Amharc ar fhreagra

Freagraí scríofa (Ceist ar Children)

I can advise the Deputy that Tusla, the Child and Family Agency, is the appropriate body to receive referrals of children at risk. Tusla collates and publishes data on the number of referrals received, and the actions taken in relation to referrals. I have therefore written to Tusla and asked them to revert to the Deputy directly.

Child Protection

Ceisteanna (412)

Bernard Durkan

Ceist:

412. Deputy Bernard J. Durkan asked the Minister for Children and Youth Affairs the degree to which she has dialogue with youth organisations nationally with a view to adequate protection for young persons when required without delay; and if she will make a statement on the matter. [22454/19]

Amharc ar fhreagra

Freagraí scríofa (Ceist ar Children)

Before receiving any funding from my Department, youth organisations must enter into a Service Level Agreement with either their relevant Education and Training Board or Pobal who act as funding intermediaries on behalf of my Department. This service level agreement opens the dialogue by outlining the youth services' responsibilities to protect children under the Children First Act 2015. In order to support this, my Department keeps an open dialogue with youth organisations.

The Child Protection Programme for the Youth Sector is based in the National Youth Council of Ireland (NYCI) and is funded by my Department. This programme, delivered by NYCI, was initially revised for 2018 to encompass the changes from the enactment of Children First. NYCI and my Department are currently working together to provide a fully revised programme, with one stream for youth volunteers and another for paid staff, in 2019.

As part of this programme, NYCI, at the request of my Department, ran general information session for Management Boards of youth organisations to support them in meeting their responsibilities relating to the Act. An information session was also provided for trainers from Youth Work Ireland and City of Dublin Youth Service Board to enable them to deliver the Board Information session to their respective boards.

In addition NYCI currently chairs the Children First Implementation Group for the Youth Sector. This group provides support to youth organisations in relation to the full enactment of the Children First Act. This group has a meeting scheduled for June 2019.

Child Protection Services Provision

Ceisteanna (413)

Bernard Durkan

Ceist:

413. Deputy Bernard J. Durkan asked the Minister for Children and Youth Affairs the extent to which adequate case workers are available to her Department to meet the issues of children at risk; the extent to which access to treatment or support remains readily available for this purpose nationally and in County Kildare; and if she will make a statement on the matter. [22455/19]

Amharc ar fhreagra

Freagraí scríofa (Ceist ar Children)

The question relates to operational matters for Tusla, the Child and Family Agency. I have referred the matter to Tusla and asked that a direct reply issue to the Deputy.

Children and Family Services Provision

Ceisteanna (414)

Bernard Durkan

Ceist:

414. Deputy Bernard J. Durkan asked the Minister for Children and Youth Affairs the extent to which she has been in a position to offer grant aid to various youth organisations and-or child support agencies; and if she will make a statement on the matter. [22456/19]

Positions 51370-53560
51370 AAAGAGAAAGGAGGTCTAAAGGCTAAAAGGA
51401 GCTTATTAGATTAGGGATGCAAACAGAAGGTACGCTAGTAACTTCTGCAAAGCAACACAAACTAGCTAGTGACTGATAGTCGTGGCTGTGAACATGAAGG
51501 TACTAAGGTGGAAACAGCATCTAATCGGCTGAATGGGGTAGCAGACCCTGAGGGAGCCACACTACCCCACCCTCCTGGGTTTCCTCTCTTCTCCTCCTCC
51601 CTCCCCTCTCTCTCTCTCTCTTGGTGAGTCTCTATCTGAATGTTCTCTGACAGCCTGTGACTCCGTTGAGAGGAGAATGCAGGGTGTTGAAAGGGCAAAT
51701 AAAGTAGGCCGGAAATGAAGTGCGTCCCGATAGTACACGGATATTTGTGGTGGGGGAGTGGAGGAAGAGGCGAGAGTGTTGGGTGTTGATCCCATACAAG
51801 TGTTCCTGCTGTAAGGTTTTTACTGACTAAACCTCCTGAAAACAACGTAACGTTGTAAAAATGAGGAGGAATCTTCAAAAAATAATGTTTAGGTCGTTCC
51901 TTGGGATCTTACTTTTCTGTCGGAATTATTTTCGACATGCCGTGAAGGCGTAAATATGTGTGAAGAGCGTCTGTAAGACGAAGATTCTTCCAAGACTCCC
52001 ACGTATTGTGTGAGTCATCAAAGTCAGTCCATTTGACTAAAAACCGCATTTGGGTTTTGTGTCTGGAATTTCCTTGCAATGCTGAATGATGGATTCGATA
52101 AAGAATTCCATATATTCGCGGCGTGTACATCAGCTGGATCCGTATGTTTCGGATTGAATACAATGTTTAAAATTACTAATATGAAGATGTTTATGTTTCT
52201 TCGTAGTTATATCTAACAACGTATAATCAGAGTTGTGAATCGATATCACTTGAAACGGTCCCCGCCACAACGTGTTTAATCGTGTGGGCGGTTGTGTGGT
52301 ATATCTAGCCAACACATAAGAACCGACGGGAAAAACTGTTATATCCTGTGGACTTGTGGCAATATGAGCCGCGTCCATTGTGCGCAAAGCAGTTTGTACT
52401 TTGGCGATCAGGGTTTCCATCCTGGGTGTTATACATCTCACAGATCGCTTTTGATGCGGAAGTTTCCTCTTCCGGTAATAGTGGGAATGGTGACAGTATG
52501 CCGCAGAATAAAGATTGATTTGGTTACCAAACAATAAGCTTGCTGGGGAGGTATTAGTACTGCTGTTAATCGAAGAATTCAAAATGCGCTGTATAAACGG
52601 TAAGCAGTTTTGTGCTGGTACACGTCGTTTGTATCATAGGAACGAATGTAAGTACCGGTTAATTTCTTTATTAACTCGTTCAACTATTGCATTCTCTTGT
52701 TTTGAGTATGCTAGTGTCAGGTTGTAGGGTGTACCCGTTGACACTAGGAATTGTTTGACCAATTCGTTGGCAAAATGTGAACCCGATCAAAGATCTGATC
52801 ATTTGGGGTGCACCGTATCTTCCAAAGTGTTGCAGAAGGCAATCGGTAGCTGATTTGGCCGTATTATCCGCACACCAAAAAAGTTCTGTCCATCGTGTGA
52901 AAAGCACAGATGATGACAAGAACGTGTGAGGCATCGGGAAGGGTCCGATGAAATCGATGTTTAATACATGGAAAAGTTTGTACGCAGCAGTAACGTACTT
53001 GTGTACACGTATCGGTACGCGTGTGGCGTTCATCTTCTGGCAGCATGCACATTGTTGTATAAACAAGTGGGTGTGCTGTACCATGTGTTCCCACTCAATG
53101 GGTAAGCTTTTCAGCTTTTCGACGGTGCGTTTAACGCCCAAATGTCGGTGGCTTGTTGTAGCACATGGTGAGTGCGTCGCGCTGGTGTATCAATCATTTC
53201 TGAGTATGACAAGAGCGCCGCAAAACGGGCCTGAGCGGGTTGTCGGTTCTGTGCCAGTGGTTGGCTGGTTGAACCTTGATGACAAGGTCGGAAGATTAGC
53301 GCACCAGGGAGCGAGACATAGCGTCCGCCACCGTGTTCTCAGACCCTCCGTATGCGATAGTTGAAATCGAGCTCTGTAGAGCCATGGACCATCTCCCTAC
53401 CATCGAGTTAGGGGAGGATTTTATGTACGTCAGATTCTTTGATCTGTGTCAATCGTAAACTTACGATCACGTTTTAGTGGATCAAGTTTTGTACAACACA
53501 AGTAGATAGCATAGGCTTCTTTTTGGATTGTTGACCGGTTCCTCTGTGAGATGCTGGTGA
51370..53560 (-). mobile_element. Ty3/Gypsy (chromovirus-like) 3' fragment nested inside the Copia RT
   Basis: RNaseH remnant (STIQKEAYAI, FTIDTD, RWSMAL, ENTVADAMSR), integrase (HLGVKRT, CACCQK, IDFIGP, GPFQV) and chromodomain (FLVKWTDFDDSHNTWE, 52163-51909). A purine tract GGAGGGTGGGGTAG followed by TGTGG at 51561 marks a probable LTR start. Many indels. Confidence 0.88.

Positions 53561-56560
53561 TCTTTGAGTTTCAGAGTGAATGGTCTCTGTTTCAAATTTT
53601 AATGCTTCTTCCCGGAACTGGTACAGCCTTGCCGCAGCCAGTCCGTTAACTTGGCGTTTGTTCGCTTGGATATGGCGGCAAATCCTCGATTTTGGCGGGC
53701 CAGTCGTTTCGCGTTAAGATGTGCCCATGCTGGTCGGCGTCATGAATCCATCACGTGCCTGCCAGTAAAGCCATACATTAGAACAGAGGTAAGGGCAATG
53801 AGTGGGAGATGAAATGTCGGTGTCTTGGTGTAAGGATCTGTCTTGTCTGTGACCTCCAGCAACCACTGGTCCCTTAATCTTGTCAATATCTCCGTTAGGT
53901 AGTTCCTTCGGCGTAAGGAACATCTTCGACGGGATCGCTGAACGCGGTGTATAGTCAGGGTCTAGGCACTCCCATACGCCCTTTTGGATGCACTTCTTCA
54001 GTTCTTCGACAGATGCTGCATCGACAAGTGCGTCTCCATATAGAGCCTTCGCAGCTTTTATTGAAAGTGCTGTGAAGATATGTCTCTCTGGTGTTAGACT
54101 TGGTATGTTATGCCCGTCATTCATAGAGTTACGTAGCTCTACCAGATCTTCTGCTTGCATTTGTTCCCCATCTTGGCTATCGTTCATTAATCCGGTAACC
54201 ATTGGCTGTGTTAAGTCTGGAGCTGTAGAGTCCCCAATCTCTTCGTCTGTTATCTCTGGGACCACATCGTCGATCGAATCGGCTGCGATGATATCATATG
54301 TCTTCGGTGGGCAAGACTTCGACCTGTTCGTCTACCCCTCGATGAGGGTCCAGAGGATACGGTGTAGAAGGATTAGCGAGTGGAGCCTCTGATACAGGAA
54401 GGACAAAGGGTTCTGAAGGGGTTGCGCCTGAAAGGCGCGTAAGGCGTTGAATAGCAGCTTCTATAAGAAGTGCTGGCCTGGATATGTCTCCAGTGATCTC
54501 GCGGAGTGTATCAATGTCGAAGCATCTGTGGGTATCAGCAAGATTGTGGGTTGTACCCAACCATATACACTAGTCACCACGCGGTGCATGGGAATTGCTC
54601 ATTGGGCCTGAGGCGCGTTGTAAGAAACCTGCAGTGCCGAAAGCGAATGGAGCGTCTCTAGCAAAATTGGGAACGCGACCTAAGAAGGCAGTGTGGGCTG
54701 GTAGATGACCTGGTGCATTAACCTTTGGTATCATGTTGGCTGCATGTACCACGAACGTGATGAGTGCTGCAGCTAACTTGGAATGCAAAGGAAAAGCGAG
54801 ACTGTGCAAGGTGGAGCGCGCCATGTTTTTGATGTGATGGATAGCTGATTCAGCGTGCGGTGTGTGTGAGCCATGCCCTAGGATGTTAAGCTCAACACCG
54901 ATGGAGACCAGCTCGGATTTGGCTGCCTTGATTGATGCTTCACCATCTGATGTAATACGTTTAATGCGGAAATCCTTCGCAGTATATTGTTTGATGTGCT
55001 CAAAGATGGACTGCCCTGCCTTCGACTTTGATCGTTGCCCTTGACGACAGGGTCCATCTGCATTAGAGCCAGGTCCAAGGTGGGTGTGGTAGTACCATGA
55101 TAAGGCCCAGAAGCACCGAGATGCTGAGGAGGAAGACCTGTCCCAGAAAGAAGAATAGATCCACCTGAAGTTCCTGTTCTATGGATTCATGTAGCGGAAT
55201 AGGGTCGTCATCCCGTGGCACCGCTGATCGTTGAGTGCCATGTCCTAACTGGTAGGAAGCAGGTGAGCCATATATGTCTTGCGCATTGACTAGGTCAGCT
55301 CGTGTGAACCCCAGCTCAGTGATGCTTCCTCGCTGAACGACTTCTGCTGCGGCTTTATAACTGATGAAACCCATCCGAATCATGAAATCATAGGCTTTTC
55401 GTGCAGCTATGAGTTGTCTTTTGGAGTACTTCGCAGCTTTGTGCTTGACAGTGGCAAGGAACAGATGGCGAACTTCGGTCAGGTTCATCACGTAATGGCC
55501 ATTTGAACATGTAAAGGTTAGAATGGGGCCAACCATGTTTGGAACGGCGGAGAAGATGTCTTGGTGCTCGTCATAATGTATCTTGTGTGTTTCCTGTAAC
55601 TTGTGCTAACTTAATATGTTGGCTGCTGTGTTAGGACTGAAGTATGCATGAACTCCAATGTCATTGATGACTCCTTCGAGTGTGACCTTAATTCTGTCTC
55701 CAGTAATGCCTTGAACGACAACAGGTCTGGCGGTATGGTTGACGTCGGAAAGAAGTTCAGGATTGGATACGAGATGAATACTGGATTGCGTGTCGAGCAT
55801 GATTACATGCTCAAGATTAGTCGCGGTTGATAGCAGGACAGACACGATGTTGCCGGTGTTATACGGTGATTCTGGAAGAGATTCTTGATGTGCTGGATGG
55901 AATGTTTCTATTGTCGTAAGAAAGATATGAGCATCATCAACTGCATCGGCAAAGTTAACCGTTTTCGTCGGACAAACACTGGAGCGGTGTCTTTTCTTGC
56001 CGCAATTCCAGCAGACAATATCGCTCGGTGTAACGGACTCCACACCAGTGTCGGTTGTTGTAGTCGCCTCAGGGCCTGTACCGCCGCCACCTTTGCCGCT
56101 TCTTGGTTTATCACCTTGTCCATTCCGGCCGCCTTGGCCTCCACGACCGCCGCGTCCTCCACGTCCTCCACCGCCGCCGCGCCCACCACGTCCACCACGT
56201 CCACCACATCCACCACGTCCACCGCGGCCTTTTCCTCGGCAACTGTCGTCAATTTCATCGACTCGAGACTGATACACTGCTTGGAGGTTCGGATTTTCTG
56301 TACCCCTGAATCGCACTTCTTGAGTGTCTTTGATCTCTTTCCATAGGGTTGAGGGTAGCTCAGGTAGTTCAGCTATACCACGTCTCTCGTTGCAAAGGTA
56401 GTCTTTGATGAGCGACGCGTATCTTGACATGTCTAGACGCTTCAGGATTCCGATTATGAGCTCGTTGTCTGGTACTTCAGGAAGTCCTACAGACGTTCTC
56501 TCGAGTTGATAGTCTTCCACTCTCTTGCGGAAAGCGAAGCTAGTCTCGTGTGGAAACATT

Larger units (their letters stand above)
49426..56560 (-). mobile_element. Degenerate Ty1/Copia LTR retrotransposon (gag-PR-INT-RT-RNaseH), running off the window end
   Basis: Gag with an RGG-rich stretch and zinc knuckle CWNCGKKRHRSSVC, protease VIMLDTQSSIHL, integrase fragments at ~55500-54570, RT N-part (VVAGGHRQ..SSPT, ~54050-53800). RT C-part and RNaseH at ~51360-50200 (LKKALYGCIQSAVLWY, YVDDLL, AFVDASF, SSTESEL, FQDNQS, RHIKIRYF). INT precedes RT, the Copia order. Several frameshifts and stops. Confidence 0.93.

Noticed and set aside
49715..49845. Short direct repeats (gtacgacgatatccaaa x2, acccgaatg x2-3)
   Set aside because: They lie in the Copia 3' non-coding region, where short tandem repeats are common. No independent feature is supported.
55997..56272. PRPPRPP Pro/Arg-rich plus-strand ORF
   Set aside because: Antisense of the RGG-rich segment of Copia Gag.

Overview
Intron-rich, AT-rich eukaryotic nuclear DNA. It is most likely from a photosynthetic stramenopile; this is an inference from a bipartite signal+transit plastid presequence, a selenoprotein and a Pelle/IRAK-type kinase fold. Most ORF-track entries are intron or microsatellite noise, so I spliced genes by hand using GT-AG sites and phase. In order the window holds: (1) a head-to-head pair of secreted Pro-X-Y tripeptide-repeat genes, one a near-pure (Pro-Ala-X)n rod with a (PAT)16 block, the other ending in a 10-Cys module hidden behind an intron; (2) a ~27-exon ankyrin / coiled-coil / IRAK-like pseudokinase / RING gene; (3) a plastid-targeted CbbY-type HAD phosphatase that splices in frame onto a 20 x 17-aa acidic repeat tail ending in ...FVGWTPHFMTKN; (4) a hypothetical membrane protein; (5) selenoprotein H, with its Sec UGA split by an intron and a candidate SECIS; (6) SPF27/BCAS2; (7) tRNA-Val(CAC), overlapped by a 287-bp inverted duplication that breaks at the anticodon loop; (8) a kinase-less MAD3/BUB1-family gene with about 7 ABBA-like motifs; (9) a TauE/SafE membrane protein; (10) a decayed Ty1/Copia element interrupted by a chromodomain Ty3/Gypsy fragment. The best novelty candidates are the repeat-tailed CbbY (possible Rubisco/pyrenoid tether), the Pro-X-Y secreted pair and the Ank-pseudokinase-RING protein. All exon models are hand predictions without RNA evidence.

Amharc ar fhreagra

Freagraí scríofa (Ceist ar Children)

I am pleased to inform the Deputy that Tusla, the Child and Family Agency, will receive Exchequer funding of over €787m in 2019.

Tusla allocates some €150 million annually to a range of community and voluntary organisations which provide services to achieve better outcomes for vulnerable children, and families, that require interventions and supports.

In 2019, €60.4m has been allocated in current funding to support the provision of youth services, an increase of €1.5m on 2018. This additional funding is being used for programmes that target disadvantaged young people and to assist national youth organisations in their work to support local voluntary youth services.

My Department has also provided an additional 12% in overall funding for the Local Youth Club Grant Scheme, which supports youth work activities at a local level, bringing the total allocation to over €2m.

The detail of the €60.4 million funding allocation for youth work provision in 2019, according to schemes is given in the following table:

Funding Scheme

2019 Allocation

Targeted Youth Funding Scheme

€35,183,847

Youth Information Centres

€1,377,060

Youth Service Grant Scheme

€11,126,380

Revised Youth Funding Scheme VFM

€3,357,346

Local Youth Club Grant Scheme (inc CDYSB Annual Grant)

€2,531,206

Youth Officer Allocation + Technical Assistance

€3,680,092

LGBT Strategy

€400,000

Other National Youth Organisations and Youth Initiatives

€1,721,960

DCYA Policy and Support Programmes (inc. contingency)

€533,207

New Initiatives and other funding streams within Department

€483,902

Total

€60,395,000

As the Deputy is aware my Department is currently managing the most significant reform of youth services ever undertaken. This will provide an opportunity to identify need and to focus funding on young people most in need of intervention.

Future development and investment in youth services will be informed by the mapping exercise completed in 2017, which mapped youth service provision across the State as well as an Area Profiling, Needs Assessment and Service Requirement tool which was designed in collaboration with the Education and Training Board (ETB) sector and was officially launched in January 2019. This mapping and tool will assist the Department and the relevant ETB in developing a detailed social demographic profile in terms of both population numbers and deprivation levels. My Department is committed to working with ETBs to identify requirements in their area and facilitate decisions on service requirement by reference to evidenced need.